IMG_1970

Even though the rack is pretty minimal, there’s just enough to it to hang a pannier or two for the commute to or from work. Grabbing a few groceries won’t be a problem. We also thought the matte finish was pretty trick.

IMG_1971

English’s work tends to be spare and minimal and this was no exception. After all, there’s no reason your commuter needs to be heavy is there? To a man, I think each of us judges coveted this bike.

IMG_1984

To our surprise, Rob English nearly got the nod in the Artisan Category. This award is meant for bikes where there has been an unusual degree of in-house fabrication. The original intent of the award was for rando bikes and the like that feature custom racks and other touches that can’t be found in the Paragon Machine Works catalog.

IMG_1985

We haven’t had a chance to ask English what the urge was to recreate Graeme Obree’s hour record bike (shoutout to Evelyn Stevens today, yo. Kick ass!), but when this got rolled into the judging paddock, I turned to judges Nick Legan and Jeff Archer and said, “You understand what we’re looking at, right?” I also got chills.

IMG_1987

This bike isn’t a perfect recreation of Obree’s bike, but it is faithful in that it replicates the position and tiny front end. It doesn’t use a standard headset or bottom bracket, either.

IMG_1986

English had to rework this hub in order to make it fit the 80mm spacing the Obree used. That this bike didn’t win the Artisan award suggests just how impressed we were by the bike that did win.

IMG_2030

This Holland got the honorable mention within the Best Carbon Layup Category. Mike Lopez, who works hand-in-glove on this bike with Bill Holland, is a certified god within the world of carbon fiber bicycles. The Specialized Epic would never have existed without him, nor would any of Serotta’s work in composites. This bike takes work he’s been doing his entire life and has refined it.

IMG_2033

Holland numbers each bike and in addition to this plate affixed to the top tube, the rear, non-drive-side dropout is laser-etched as well.

IMG_2034

Every last part is produced in-house and Holland has worked with Lopez to make sure that each component can be tuned to offer the ride quality he wants his bikes to impart. Honestly, it killed us not to grant this bike the award, but that shows just how good the bike that won was.

IMG_2038

The fact that the brake cable is routed through the top tube is cool, but using the seat tug as the exit guide is remarkable and makes perfect sense because it allows the top tube to remain uncompromised. I also love the appearance of the Holland head tube badge on the wishbone.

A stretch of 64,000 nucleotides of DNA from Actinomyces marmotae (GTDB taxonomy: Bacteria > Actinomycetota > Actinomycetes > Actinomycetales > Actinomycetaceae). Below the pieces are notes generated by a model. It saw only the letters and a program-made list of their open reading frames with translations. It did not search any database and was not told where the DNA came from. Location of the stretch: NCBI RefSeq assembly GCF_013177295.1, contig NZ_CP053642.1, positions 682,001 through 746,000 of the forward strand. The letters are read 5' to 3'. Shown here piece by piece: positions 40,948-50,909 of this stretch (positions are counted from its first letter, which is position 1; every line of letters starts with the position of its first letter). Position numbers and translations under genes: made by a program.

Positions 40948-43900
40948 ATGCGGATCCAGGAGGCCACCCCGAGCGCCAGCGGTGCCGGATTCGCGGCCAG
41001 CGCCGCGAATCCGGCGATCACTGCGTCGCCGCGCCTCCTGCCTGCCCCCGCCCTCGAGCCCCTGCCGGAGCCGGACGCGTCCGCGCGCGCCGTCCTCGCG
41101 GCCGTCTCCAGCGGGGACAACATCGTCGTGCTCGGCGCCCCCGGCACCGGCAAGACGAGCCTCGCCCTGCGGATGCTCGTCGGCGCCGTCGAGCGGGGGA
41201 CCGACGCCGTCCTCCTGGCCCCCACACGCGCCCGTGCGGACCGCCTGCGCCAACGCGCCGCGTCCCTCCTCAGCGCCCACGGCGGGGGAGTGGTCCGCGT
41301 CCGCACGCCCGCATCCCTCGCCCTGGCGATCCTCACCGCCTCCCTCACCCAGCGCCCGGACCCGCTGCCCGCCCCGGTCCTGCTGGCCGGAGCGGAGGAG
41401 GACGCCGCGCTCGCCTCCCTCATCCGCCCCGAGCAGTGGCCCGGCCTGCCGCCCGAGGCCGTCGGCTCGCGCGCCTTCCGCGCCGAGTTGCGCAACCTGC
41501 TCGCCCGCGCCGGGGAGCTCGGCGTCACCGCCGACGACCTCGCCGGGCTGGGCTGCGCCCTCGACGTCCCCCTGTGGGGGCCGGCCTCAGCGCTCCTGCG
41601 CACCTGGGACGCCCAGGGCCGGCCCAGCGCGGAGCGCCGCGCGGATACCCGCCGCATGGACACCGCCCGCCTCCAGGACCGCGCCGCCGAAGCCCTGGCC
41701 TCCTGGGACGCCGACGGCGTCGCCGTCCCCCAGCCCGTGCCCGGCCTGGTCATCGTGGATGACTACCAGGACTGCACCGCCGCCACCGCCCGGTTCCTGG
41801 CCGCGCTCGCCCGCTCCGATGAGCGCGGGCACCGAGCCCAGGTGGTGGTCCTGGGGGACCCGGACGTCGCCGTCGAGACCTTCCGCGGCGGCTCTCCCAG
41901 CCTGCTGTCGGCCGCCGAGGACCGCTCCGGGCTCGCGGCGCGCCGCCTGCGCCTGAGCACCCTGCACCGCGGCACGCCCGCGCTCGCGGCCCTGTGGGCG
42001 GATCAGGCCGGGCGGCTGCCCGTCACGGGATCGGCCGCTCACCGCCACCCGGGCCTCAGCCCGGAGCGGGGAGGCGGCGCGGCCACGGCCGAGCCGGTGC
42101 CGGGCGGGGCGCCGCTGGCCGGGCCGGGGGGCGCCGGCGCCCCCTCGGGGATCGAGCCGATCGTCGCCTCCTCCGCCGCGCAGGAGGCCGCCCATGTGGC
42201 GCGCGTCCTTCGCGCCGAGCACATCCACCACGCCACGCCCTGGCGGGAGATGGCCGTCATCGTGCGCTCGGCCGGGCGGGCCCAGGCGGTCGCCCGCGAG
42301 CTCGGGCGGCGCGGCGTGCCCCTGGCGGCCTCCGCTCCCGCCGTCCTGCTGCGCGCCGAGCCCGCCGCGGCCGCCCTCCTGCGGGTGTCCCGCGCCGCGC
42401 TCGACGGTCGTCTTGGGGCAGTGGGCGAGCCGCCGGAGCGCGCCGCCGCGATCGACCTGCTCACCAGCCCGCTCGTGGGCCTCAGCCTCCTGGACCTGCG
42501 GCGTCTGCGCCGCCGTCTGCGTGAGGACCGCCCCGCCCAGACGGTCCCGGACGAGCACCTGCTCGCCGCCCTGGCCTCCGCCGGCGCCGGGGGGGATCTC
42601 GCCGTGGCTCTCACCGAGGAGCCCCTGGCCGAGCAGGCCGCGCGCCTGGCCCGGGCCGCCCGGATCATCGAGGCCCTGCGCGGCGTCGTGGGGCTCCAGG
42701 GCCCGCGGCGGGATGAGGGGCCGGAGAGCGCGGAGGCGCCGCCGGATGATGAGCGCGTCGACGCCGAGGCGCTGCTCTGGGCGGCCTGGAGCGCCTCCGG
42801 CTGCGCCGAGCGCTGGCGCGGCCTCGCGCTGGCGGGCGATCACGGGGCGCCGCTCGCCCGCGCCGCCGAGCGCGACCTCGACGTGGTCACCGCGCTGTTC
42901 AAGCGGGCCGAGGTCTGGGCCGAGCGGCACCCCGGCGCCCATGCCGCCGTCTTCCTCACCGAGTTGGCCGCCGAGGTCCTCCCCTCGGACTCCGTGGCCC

IMG_2044

Maxwell Kullaway, the welder at 333Fab is a former welder for Seven and Merlin. There’s no other way to really say this: it shows.
IMG_2047

The category of Best TIG Welding is rarely a contest and this year it was close. Kullaway’s work was clean and perfect in a way that many aspire to and few rarely achieve. With guys this good judging comes down to looking at each one of a bike’s welds and examining the end point for the weld. IMG_2048

Kullaway’s work on this bike would have been an easy winner in this category were it not for the category’s eventual winner. This stood out noticeably from a truly exceptional group of entrants. These welders are better than the guys working in aerospace.

If you’re not at NAHBS, you’re truly missing out.

, , , , , , , , , ,

7 comments

  1. michael

    Rob English continues to astound me with the sheer quality of his work. He built the first version of that belt drive commuter bike for himself a few years ago. I’ve been lusting after it ever since I saw it on his web site since that time. If I were to move back to the west coast/Pacific North Wet, this bike would be number one on my immediate purchase list.

    As it is, I live in a snowbound, frozen east coast apocolypse. Fat bike gets the win for the commute!

  2. phillipivan

    That Rob’s Obree inspired TT only merits an honourable mention blows my mind. It is exactly the kind of bike I would hope to see if I attended NAHBS.

  3. mjc

    So good to see Max Kullaway get some props. We’ve know for awhile, up here in the PNW, that Max has some skills that rival our friends in Bozeman, Steamboat and even Watertown. Guess that’s why the Brothers Hampsten had him on the payroll for so long. Thanks Padraig for pointing out these amazing honorable mentions.

  4. Pingback: 28 February 2016 | English Cycles

Leave a Reply

Your email address will not be published. Required fields are marked *